In the Torah, the holiday of Shavuot is primarily associated with its being the fiftieth and final day of the counting of the omer. Even the fact that Shavuot commemorates the day that the Torah was given to the Jewish People at Mount Sinai is essentially connected to the counting of the omer.
The Torah commands us to count fifty days of the omer. In actuality, however, we count only forty-nine days. Chassidut explains that God Himself counts the fiftieth day of the omer in our merit. What is it about the fiftieth day that precludes us from counting it ourselves?
The fifty days of the counting of the omer correspond to the Fifty Gates of Understanding. The first forty-nine days of the omer are days of spiritual rectification and ascent. Each day corresponds to a different aspect of the emotions of the heart which we strive to rectify in preparation for the culmination of the counting--attaining the Fiftieth Gate. This gate, however, cannot be attained in the merit of a person's Divine service. It can be revealed only by God, as it was at the giving of the Torah on Mount Sinai. By toiling to perfect the forty-nine attributes of our hearts in the first forty-nine days, we can merit to attain the first forty-nine, humanly-achievable gates. In the merit of this accomplishment, God then counts the fiftieth day for us and reveals to us the gift of the Fiftieth Gate.
On Shavuot the light of the giving of the Torah is revealed. On this day we can re-experience the revelation of the Fiftieth Gate and integrate this manifestation into our Divine service for the coming year.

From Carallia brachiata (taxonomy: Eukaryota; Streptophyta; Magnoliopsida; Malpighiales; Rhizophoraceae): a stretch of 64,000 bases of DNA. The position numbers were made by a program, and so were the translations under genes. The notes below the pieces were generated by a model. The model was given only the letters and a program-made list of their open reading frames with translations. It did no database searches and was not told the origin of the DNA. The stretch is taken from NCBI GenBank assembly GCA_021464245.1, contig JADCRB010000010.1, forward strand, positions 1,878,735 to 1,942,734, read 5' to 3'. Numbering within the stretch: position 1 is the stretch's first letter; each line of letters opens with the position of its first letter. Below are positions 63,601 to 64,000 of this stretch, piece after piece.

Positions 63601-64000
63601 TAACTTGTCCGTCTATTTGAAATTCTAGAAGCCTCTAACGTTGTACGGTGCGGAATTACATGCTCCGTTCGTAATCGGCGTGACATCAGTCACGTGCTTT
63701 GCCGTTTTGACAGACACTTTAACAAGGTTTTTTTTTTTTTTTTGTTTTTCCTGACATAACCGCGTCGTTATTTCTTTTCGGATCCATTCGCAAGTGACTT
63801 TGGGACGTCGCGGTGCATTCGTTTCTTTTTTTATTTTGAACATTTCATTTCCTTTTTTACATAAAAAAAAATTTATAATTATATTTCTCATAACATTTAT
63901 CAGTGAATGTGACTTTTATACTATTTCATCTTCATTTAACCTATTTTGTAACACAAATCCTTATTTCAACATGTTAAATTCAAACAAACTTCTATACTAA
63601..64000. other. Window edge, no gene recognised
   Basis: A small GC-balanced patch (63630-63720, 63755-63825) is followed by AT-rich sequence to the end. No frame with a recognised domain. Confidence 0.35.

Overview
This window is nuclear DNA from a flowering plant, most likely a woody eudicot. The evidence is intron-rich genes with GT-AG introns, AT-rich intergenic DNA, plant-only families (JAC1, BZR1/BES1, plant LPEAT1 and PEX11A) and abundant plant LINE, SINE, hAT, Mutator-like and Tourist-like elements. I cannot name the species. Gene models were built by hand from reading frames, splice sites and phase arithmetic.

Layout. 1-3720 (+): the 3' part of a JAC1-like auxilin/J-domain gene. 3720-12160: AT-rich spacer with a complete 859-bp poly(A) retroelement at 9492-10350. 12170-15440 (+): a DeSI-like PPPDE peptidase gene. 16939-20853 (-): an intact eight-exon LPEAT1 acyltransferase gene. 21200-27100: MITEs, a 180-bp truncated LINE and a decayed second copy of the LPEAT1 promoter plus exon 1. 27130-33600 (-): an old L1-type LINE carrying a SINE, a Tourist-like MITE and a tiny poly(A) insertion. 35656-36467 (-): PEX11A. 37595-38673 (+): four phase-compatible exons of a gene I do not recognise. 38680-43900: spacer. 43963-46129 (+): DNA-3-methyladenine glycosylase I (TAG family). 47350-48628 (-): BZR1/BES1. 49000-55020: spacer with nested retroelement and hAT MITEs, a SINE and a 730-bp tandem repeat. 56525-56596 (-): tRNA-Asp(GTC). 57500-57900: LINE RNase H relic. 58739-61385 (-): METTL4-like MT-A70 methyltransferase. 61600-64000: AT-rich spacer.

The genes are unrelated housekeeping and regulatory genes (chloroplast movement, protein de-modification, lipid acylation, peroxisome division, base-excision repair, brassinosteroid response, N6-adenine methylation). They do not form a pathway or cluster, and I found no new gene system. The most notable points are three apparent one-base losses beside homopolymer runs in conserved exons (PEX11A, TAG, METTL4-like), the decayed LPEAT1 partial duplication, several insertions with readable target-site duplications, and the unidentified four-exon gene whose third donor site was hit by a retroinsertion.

The Lubavitcher Rebbe taught there are three souls of tzaddikim ("righteous people") who are directly related to the holiday of Shavuot. Shavuot, the holiday of the giving of the Torah to Israel is obviously the holiday of Moses, who brought the Torah to the People of Israel. Shavuot is also the anniversary of the passing of both King David and the Ba'al Shem Tov (who was a reincarnation of King David).
The point of the inner dimension of the heart is manifest in the souls of tzaddikim. This is the point of the Fiftieth Gate, unachievable through our own Divine service. However, when we contemplate on the tzaddikim, and particularly on the three tzaddikim of Shavuot, identify with them and connect to them, we can illuminate and reveal the inner dimension of their hearts--and attempt to reveal and manifest a glimmering of the Fiftieth Gate in our own souls.